Welcome to adobo-down-under!

Musings. Family. Food. Stories. Cooking. Recipes. Eating. A recipe journal. From simple Filipino dishes to challenging recipes and exciting gastronomical failures. This is for my girls to look back on for comfort, memories, laughs, love and lots of food!

Sunday, July 10, 2011

Chicken pork adobo

Besides pork adobo, which is regular main at our home lunches and dinners, we sometimes also  swing into the chicken-pork adobo combo.  The basics are the same besides the addition of the chicken pieces.  Adobo is simply a great dish because these two meat varieties are staples in our fridge, along with the soy sauce, vinegar and garlic in our pantry.  And because mum's the only one who cooks (well, mum does get a break every now and then, on special occasions and you guys help when you can want to), simple dishes are the best ones to keep in our small repertoire of mains.

And as with most Filipino dishes, the variety of methods in making adobo is endless (it comes  with the geographical set up of the island and the different regions and provinces).  This is mum's version.  Perfected in our own little way.
To make chicken-pork adobo, you'll need:
750g chicken pieces
500g pork belly, chopped
5-6 cloves garlic, pounded (use a mortar and pestle or pound it with the flat side of a knife), for braising
5-6 cloves garlic, roughly chopped, for frying
equal parts of light soy sauce, white vinegar, water
 3 medium sized potatoes, quartered
 vegetable oil
peppercorns (optional)
dry bay leaf

Put the pork first into a large pot with all the ingredients.  Use cold water (as when making stocks, a cold water start helps to separate the impurities from the meat). Make sure that the liquid is enough to cover the meat.  Bring this to a boil then add the chicken pieces.  Bring to a boil then turn down heat to simmer until the meat is tender - could take 45 minutes or more.  

Important to skim for fat and impurities every now and then.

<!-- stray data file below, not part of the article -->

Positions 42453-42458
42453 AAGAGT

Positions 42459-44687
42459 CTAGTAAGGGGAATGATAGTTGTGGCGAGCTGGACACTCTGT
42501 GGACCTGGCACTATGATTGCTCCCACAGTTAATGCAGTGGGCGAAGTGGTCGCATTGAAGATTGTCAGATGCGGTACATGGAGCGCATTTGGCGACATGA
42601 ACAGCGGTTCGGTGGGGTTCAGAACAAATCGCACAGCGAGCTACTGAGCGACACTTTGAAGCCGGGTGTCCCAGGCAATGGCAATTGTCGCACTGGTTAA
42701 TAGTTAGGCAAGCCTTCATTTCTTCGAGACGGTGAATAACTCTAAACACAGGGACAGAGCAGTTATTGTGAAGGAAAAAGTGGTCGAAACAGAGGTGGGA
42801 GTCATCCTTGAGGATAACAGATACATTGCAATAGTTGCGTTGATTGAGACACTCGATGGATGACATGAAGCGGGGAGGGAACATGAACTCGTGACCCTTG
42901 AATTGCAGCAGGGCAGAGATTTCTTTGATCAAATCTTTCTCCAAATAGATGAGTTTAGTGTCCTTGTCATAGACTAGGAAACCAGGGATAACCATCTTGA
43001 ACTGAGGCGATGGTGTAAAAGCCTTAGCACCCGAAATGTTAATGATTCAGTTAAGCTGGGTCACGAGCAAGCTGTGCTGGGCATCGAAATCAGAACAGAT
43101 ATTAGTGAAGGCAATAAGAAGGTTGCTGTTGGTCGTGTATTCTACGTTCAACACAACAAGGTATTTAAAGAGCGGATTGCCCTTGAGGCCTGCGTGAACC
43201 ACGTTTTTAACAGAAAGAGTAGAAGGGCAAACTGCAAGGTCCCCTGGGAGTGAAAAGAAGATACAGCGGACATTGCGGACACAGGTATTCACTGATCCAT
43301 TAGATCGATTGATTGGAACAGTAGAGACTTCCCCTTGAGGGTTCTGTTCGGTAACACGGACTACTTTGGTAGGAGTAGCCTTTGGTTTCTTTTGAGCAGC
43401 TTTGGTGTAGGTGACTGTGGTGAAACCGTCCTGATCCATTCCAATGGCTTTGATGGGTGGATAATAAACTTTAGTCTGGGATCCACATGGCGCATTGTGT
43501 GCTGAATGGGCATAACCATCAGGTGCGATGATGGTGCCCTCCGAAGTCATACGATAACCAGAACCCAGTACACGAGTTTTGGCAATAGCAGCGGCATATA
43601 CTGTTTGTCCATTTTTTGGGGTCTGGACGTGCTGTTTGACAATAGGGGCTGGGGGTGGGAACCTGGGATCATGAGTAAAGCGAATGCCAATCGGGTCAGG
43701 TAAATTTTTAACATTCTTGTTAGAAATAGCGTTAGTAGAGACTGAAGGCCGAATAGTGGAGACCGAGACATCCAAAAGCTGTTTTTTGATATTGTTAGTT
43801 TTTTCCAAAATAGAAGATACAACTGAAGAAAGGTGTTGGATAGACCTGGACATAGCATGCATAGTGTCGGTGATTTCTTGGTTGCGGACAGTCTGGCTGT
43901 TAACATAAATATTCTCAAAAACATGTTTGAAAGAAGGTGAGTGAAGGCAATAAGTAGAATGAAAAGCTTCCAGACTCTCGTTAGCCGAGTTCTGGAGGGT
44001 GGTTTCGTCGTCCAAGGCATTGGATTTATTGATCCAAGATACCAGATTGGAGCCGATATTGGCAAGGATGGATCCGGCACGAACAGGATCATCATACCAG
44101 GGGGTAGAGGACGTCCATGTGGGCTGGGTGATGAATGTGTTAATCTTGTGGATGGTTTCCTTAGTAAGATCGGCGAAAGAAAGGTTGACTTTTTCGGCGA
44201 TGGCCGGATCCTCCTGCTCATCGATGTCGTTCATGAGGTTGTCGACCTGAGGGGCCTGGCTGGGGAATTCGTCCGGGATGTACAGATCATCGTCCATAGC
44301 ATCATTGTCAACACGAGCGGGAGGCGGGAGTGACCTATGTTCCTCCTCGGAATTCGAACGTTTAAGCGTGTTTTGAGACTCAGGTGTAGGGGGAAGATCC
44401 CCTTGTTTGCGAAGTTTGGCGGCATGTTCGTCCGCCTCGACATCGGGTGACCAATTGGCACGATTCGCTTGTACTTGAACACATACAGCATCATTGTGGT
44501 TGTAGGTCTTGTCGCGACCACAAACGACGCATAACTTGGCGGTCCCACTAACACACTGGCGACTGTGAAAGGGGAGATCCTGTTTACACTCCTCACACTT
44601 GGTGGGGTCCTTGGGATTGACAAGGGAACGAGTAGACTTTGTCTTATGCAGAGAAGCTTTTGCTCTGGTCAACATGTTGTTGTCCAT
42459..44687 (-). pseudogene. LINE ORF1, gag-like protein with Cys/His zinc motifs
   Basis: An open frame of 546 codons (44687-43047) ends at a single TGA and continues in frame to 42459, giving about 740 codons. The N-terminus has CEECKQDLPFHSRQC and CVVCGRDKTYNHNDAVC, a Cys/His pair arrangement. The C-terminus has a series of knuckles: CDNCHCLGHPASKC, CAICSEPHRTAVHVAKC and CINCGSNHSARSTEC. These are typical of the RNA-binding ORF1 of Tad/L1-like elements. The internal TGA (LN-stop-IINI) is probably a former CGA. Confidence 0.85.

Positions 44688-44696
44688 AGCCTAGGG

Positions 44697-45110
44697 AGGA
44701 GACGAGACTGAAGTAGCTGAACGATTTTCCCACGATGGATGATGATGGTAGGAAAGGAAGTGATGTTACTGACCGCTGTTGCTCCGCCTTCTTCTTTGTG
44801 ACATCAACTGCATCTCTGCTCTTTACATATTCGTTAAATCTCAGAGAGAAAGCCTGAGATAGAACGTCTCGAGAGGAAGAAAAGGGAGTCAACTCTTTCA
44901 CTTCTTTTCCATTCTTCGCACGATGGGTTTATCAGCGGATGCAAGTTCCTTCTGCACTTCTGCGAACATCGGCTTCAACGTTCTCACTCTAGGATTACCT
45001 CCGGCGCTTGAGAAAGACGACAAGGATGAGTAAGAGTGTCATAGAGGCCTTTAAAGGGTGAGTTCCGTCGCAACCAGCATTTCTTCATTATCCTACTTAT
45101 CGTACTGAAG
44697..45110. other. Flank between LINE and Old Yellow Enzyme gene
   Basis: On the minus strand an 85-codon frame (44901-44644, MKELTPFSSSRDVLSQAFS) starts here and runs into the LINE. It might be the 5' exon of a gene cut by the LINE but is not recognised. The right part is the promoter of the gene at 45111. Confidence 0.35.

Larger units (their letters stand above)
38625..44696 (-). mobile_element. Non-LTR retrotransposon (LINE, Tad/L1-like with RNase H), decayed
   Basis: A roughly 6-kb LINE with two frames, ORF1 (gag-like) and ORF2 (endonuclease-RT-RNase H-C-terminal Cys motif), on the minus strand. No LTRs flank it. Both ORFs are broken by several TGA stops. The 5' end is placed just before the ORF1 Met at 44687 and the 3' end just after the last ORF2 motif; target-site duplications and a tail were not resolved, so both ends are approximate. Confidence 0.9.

Once meat is braised, turn off heat and set the pot aside.  You will need some of that braising liquid.

Bring a skillet or large pan to medium heat.  Add oil and cook the potatoes until slightly done.  Place on a plate and set aside.

Cook the roughly chopped garlic in the same pan.  Do not burn.  Then add the braised meat pieces, sear and brown.  You would want to have that seared/brown texture on the meat for a bit of colour and flavour.  Searing for about 5 minutes.

Add some of the braising liquid, bay leaves and peppercorns if using and simmer for 10 minutes.  Add the potatoes and simmer for another 10 minutes or until cooked through. 

Serve with rice and lots of love.

When you're cooking adobo, it's important to taste and check for flavour every now and then.  You may add a bit more soy sauce or vinegar to suit your taste preference, or add crushed peppercorns.  Adobo is cooked without using any more salt as the soy sauce already contains the seasoning that you need.  You can also use a darker variety of soy sauce, but then you have to take care as the darker the soy, the saltier it is.  Mum finds that when using white wine vinegar for adobo, the taste becomes remarkably different compared to using the regular white vinegar.  So there's a tip there. 

1 comment:

  1. Have not had this for ages!! Love this Philipino dish.. can't wait to buy some lovely pork soon..



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